THE battle between CMED (Pvt) Limited and First Oil Company which has been going on for eight years seems to be far from ending as the latter has resisted settling a US$2,7 million debt.
This is despite a recent judgement by High Court judge Justice Owen Tagu directing First Oil to pay the amount, including interest.
The oil company has however filed a Supreme Court appeal challenging the High Court order.
Unhappy with the decision, CMED has again approached the High Court seeking an order authorising the execution of Tagu’s judgement, complaining that First Oil’s appeal is unmerited and aimed at stalling progress towards the recovery of the debt.
Court papers show that First Oil received money from CMED, but failed to deliver fuel.
Reads the application by CMED: “Upon the judgement the now respondent filed a notice of appeal with the Supreme Court under case S13/21.
“It should be noted that pursuant to an agreement of sale of diesel, the respondent received US$2 700 000 deposited into its ZB (bank) account.
“Respondent acknowledged receipt of that payment. The respondent did not deliver the 3 million litres of diesel in terms of the agreement,” said CMED.
The company said the High Court granted the alternative relief, being a refund of US$2.7 million to it and dismissed the principal relief of principal performance.
“The respondent filed an appeal in terms of which they are seeking that judgement to be set aside while they seek to return the US$2.7 million which they received. The appeal is frivolous and not meant to achieve the substantial justice but aimed at frustrating the applicant,” complained CMED.
“The respondent clearly wants to unfairly derive pecuniary benefit from a failed transaction in circumstances which result to their unjust enrichment at applicant’s expense. The applicant has effectively lost anticipated profit which they could have earned had the respondent delivered the diesel upon payment,” reads the application.
CMED said there is already irreparable harm which cannot be cured.
The company further submitted that it is convenient to allow the judgement to be carried into execution pending appeal.
The two companies have been at loggerheads over the past eight years with the case having landed some top officials at First Oil company in the dock back in 2014.
According to court documents, the parties had entered into an agreement for the provision of diesel in terms of which First Oil Company was to supply three million litres of diesel to CMED upon payment.
The court heard that pursuant to the agreement, albeit before papers were signed, CMED paid a total of US$2.7 million towards the purchase of the three million litres of diesel.
In terms of the agreement, the plaintiff was to pay a further US$720 000 direct to the Zimbabwe Revenue Authority (Zimra) in lieu of import duties and levies.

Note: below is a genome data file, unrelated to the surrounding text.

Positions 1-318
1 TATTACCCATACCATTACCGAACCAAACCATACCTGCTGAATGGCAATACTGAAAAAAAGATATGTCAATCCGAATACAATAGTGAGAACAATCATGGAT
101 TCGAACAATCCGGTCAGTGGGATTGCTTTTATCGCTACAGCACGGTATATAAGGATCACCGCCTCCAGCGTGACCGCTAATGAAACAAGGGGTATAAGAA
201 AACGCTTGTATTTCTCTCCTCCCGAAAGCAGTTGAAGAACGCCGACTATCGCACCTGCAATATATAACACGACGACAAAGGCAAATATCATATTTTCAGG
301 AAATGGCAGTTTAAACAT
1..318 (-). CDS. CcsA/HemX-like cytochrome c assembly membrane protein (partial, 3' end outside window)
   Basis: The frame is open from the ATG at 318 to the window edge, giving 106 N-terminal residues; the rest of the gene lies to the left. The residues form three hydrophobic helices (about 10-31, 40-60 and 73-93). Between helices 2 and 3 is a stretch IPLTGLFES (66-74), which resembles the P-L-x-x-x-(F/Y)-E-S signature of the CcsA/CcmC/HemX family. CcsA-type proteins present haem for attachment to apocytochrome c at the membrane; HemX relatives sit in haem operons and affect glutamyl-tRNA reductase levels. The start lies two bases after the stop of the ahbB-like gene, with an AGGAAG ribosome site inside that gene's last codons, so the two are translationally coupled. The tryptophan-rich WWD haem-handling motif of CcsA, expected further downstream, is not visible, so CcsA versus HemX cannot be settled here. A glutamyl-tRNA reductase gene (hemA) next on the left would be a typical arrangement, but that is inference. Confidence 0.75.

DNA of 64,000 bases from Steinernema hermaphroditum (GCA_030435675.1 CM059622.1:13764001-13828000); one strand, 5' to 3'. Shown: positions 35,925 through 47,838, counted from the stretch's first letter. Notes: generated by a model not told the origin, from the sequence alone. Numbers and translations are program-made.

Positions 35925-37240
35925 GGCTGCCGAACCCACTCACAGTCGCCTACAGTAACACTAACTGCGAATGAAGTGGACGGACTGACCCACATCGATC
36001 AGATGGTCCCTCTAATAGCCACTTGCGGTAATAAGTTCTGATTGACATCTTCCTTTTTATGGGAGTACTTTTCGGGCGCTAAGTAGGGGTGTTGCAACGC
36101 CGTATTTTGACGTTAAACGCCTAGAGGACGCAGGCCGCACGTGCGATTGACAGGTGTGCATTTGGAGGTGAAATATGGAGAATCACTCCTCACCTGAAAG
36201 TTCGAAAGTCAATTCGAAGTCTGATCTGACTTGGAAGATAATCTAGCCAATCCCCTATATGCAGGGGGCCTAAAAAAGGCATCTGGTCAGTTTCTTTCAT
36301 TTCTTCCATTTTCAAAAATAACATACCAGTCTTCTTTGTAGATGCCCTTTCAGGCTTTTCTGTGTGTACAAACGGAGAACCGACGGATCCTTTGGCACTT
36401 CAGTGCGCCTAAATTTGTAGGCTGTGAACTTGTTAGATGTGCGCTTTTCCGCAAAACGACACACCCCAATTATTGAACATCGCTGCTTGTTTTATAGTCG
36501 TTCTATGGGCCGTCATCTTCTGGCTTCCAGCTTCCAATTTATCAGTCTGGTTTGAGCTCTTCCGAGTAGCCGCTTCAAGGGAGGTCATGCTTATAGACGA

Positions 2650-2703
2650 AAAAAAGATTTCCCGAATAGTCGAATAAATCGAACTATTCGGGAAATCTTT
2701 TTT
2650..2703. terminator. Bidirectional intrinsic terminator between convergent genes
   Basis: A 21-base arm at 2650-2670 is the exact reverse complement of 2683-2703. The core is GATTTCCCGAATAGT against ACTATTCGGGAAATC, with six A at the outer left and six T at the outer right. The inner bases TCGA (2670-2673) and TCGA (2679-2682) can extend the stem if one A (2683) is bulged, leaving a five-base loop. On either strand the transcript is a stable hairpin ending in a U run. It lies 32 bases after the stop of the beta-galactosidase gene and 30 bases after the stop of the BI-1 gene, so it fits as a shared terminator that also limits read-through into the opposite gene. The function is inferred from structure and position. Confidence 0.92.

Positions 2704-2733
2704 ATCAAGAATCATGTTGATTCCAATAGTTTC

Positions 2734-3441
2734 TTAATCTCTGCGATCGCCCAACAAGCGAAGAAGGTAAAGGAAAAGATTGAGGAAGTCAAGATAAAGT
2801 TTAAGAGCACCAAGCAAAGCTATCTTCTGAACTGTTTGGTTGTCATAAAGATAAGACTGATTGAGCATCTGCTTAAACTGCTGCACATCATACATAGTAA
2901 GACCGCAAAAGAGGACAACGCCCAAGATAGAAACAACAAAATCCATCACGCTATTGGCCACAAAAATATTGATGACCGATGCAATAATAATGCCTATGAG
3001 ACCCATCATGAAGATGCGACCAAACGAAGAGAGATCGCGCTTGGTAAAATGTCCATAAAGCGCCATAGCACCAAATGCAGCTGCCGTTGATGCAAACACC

It is alleged that First Oil Company received the payment of US$2.7m through its ZB account held at Avondale in Harare but CMED did not pay the sum of US$72 000 that would have been paid to Zimra in terms of duty and levies.
Parties went on to sign an agreement after payment of US$2.7 million.
First Oil Company then failed to deliver the fuel as promised, prompting CMED to file a case against the company, arguing that First Oil had an obligation to deliver the fuel to CMED or refund the value of three million litres of fuel.
In its plea, First Oil Company admitted receiving the money but defended itself, saying CMED breached the agreement by failing to pay US$720 000 for duty.
They also argued that a court could not enforce a refund because CMED had paid the amount before signing the agreement.
First Oil submitted that if CMED were to be given three million litres it would be unjust enrichment.
In his judgement, Justice Tagu said it is common cause that the parties had an agreement and that CMED paid US$2.7m. As such, it cannot run away from the obligation because an agreement was signed after the money was paid.
The judge ruled that if First Oil’s position that the signed agreement is unenforceable because the plaintiff paid before the agreement was signed, then it has no right to hold onto the US$2.7m because, by so doing, it would be unjustly enriched.
The judge said it would be in the interest of justice that First Oil be compelled to refund the amount already received.
CMED wanted to be refunded in the alternative the value of diesel to have been delivered at the current rate of US$1.04 or ZW$86.36/litre as per letter from the Zimbabwe Energy Regulatory Authority dated October 1 2020.
But the judge said there is no justification for using this rate because no diesel was delivered to the plaintiff, the available diesel was at Msasa depot already procured at the rate applicable at that time.
The current application by CMED is yet to be entertained by the High Court. — STAFF WRITER